What We’re Into: The crème brûlée cookies from Dough & Arrow in Costa Mesa


A good cookie is like a Rorschach test with sugar, fat and flour: The resulting flavors and textures provide a clear image of the baker who made it.

Pastry chef GiGi Pascual says she’s always loved a good cookie, and that she has been tweaking her recipes since she was 10 years old. At Dough & Arrow, the Costa Mesa bakery she runs with partner Jennifer Green, she’s baking dozens of cookies that are equal parts comfort, joy and nostalgia.

Green and Pascual met when they parked their food trucks next to each other in Orange County in the early 2010s. Green operated the Nom Nom truck, which specialized in banh mi and other Vietnamese food, and Pascual served breakfast on the Buttermilk Truck.


The two would frequently meet for coffee and cookies as they bonded over new motherhood. In 2017 they decided to turn their usual meetups into a business and opened Dough & Arrow.

Their menu includes the Smookie, a cookie that’s made with marshmallows and Nutella and is gilded with an entire graham cracker that protrudes from two sides. The baklava (a seasonal offering available for another week or so) is crowned with a square of phyllo dough and a glob of cinnamon-spiked nuts. The ube and coconut is the cookie version of ube halaya.

There are so many things to lust over at the bakery, including ice cream cones bursting with leaning scoops of cookie dough, and iced coffee and tea drinks swirled with guava and served in milk cartons. But the crème brûlée cookie is more than worth the multifreeway trek it may take to get there.

It’s a structural feat that took weeks of trial and error by Pascual and pastry chef Kaitlynn Kistler. How do you get the pastry cream into the middle of the cookie? How do you keep it from seeping out and causing a soggy bottom? How should you use the high and low fans in the oven to get the perfect bake? And how long should you torch the sugar so that it brûlées but doesn’t completely burn?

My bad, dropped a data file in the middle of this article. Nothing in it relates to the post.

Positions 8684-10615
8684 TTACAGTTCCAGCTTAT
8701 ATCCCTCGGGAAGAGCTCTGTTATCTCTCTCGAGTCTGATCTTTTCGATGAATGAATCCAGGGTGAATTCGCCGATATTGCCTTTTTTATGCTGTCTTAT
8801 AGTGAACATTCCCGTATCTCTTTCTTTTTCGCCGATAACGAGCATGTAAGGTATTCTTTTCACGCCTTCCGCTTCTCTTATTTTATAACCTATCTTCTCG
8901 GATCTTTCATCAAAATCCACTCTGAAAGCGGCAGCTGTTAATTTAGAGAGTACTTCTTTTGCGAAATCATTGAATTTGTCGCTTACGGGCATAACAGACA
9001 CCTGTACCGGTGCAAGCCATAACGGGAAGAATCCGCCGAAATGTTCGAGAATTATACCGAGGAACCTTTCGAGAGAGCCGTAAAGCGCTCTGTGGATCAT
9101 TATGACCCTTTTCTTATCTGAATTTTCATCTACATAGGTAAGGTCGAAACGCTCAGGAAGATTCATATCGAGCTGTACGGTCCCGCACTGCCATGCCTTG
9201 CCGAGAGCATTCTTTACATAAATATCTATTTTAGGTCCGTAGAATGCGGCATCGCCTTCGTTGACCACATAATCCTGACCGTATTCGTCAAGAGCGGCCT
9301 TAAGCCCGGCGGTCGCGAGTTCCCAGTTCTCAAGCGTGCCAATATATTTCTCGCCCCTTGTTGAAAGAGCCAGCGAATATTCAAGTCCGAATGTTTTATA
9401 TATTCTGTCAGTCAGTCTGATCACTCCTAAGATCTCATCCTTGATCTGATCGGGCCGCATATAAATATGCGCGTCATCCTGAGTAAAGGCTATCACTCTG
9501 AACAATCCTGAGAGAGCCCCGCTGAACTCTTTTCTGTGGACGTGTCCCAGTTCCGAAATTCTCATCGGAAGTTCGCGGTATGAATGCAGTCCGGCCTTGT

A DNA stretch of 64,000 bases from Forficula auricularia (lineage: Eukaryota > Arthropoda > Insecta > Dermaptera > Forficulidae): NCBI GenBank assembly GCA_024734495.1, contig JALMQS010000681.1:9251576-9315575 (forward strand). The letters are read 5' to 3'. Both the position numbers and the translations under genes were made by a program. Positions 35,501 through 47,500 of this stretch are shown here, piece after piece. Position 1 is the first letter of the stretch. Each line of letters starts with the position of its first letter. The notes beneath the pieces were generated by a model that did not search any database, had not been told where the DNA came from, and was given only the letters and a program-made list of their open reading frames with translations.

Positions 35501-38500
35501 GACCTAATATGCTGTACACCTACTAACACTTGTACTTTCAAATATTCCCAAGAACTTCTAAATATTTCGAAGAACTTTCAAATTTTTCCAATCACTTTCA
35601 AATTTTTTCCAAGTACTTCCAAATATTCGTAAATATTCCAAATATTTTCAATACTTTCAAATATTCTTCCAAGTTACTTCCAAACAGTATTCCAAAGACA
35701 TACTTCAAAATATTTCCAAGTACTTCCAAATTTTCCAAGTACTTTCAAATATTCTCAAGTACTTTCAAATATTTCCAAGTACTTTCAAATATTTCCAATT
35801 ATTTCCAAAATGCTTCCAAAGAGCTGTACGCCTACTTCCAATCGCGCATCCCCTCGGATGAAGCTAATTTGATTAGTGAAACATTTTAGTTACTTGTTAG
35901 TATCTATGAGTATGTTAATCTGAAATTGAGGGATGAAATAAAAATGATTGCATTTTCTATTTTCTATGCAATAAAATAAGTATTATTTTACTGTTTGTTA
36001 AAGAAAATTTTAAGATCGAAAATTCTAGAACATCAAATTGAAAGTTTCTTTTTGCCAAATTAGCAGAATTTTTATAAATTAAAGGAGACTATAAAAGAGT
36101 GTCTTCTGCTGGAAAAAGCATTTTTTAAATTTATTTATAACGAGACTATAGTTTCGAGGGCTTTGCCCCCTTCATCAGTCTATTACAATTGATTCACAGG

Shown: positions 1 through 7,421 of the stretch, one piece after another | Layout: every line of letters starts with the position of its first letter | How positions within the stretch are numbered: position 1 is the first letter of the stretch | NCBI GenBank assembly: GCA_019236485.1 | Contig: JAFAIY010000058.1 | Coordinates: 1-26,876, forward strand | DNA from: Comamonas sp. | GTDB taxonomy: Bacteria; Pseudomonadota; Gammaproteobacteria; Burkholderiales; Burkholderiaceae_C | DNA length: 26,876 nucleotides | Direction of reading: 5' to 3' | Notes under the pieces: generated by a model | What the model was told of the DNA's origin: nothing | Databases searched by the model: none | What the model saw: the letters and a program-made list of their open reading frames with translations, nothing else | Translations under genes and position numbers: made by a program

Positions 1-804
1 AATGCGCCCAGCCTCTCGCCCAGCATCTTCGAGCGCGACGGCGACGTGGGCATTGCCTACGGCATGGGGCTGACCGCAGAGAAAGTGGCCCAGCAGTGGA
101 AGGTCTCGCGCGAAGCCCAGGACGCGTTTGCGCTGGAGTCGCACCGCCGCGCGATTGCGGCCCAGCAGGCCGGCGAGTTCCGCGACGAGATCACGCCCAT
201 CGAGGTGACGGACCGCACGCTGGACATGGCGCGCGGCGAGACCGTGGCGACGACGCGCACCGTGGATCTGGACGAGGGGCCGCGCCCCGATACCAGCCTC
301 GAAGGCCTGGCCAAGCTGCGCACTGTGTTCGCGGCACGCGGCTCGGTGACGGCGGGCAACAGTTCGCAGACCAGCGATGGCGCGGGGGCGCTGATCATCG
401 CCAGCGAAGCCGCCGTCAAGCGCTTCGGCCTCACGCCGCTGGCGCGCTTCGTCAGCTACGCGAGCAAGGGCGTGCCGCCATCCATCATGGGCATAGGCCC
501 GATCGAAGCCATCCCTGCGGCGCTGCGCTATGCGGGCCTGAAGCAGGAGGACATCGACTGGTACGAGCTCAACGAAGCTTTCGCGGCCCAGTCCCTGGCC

“We sell about 700 a week,” says Green. “We definitely have it down pat now,” adds Pascual.

The crème brûlée cookies are made from a base dough suffused with the bakery’s own vanilla extract. The dough is then formed into blobs on a baking sheet and the top third of each is cut away to make room for about a tablespoon of pastry cream. The dough is chilled to make sure that the cream doesn’t spill out in the oven. They emerge from the oven with a slight hump, and a spatula is used to “spank” the top flat. After the cookies chill, they’re topped with a mixture of dried vanilla bean and sugar, then torched until a solid, caramel-colored pane of sugar forms over the top.


When you bite into the cookie you get the familiar crème brûlée crack, which gives way to an impossibly chewy, gooey center full of pastry cream.

“To be honest ... every day that I’m here, I do eat a cookie,” Pascual said.

3033 Bristol St., Ste. Q, Costa Mesa, (657) 247-4483,